University of Iowa News Release
Nov. 5, 2003
UI Experts Collaborate With State Agencies To Improve Care For Alzheimer's Patients
Approximately four million Americans have Alzheimer's disease, and by the middle of this century that number will increase to more than 14 million. With nearly 19 percent of Iowans age 60 or older, and 2.2 percent age 85 or older, Iowa has one of the oldest per capita populations in the nation, and the impact of Alzheimer's in this state will be significant.
In an effort to diminish the detrimental effects of Alzheimer's and establish effective care practices in the state, experts at the UI College of Nursing and the UI Center on Aging are collaborating with agencies throughout the state by educating and assisting caregivers to improve access to care for Iowans who suffer from the disease.
Janet Specht, Ph.D., associate professor of nursing, and Geri Hall, Ph.D., associate professor (clinical) of nursing, are co-principal investigators on a contract working with the Iowa Department of Elder Affairs and the UI Center on Aging for an endeavor called the Rural Alzheimer's Demonstration Project.
Working with three Alzheimer's Association Chapters and four Area Agencies on Aging representing 15 counties, Specht and Hall share their expertise by training nurse care managers to recognize and manage dementia. Family and friends who care for Alzheimer's patients also benefit from training and support that helps them communicate with and assist their loved ones.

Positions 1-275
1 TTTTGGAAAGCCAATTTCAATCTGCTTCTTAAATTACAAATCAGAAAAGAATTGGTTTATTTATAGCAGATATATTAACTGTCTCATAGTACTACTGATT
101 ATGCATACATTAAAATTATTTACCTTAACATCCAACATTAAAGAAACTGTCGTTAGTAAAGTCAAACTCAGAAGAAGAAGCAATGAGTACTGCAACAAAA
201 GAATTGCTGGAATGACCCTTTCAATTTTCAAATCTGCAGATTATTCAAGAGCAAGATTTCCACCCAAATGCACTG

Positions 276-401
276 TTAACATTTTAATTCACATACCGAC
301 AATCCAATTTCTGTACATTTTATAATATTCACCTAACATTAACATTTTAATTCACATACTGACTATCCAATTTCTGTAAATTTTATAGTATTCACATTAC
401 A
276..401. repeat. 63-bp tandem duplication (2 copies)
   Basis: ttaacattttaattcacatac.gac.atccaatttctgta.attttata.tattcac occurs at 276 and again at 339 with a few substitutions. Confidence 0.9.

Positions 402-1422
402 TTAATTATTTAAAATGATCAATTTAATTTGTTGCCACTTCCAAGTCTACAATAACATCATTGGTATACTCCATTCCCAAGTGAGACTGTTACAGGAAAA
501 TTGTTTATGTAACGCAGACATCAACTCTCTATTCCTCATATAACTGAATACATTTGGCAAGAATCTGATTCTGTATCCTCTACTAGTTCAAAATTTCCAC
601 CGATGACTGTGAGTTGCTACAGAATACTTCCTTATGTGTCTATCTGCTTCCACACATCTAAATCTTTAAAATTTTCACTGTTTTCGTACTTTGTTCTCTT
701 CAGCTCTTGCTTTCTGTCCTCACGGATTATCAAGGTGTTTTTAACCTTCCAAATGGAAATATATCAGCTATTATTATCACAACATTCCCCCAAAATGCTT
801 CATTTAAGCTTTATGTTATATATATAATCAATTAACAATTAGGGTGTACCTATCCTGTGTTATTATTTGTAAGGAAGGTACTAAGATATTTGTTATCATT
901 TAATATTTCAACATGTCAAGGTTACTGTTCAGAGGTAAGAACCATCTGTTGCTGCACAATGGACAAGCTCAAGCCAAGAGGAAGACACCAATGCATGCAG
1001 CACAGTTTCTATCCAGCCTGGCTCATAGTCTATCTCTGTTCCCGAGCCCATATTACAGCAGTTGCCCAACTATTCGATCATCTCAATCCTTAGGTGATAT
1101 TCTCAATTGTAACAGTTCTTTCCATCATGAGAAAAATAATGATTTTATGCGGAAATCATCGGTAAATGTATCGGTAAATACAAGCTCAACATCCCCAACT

The project includes a research component that compares outcomes for patients who receive nursing care and counseling from nurse care managers who are dementia specialists with outcomes for those who receive more traditional care which typically means basic coordination of health care, meals, cleaning and other social services.
According to Ann Bossen, project coordinator, "We've found that by providing professional nursing care in the home with dementia specialists that enhance the traditional case management services, we are able to help patients maintain their cognitive and functional abilities rather than decline. People are able to stay safely in their homes longer rather than being prematurely placed in long-term care facilities."
The three-year project is funded through a grant that provides $350,000 yearly from the Administration on Aging. Preliminary positive findings associated with the work that has already been done with nearly 400 families statewide resulted in an additional year of funding.
To participate in the project, or for more information about managing Alzheimer's disease through nursing care, contact the UI College of Nursing at 319-335-7136 or contact one of the project agencies listed below:
Alzheimer's Association Chapters: Big Sioux (Sioux City), 1-800-426-6512; East Central (Cedar Rapids), 1-888-397-9635; Greater Iowa Mississippi Valley (Davenport), 1-800-448-3650.
Area Agencies on Aging: Siouxland Aging Services (Sioux City), 1-800-798-6916; Heritage Area Agency on Aging (Cedar Rapids), 1-800-332-5934; Generations Area Agency (Davenport), 563-324-9085.
Elder Services, Inc., 319-338-0515.
NOTE TO EDITORS: November is National Alzheimer's Month
STORY SOURCE: University of Iowa College of Nursing, 101 Nursing Building, Iowa City, Iowa 52242
CONTACT: Bonnie McIntosh (319) 335-7003, email@example.com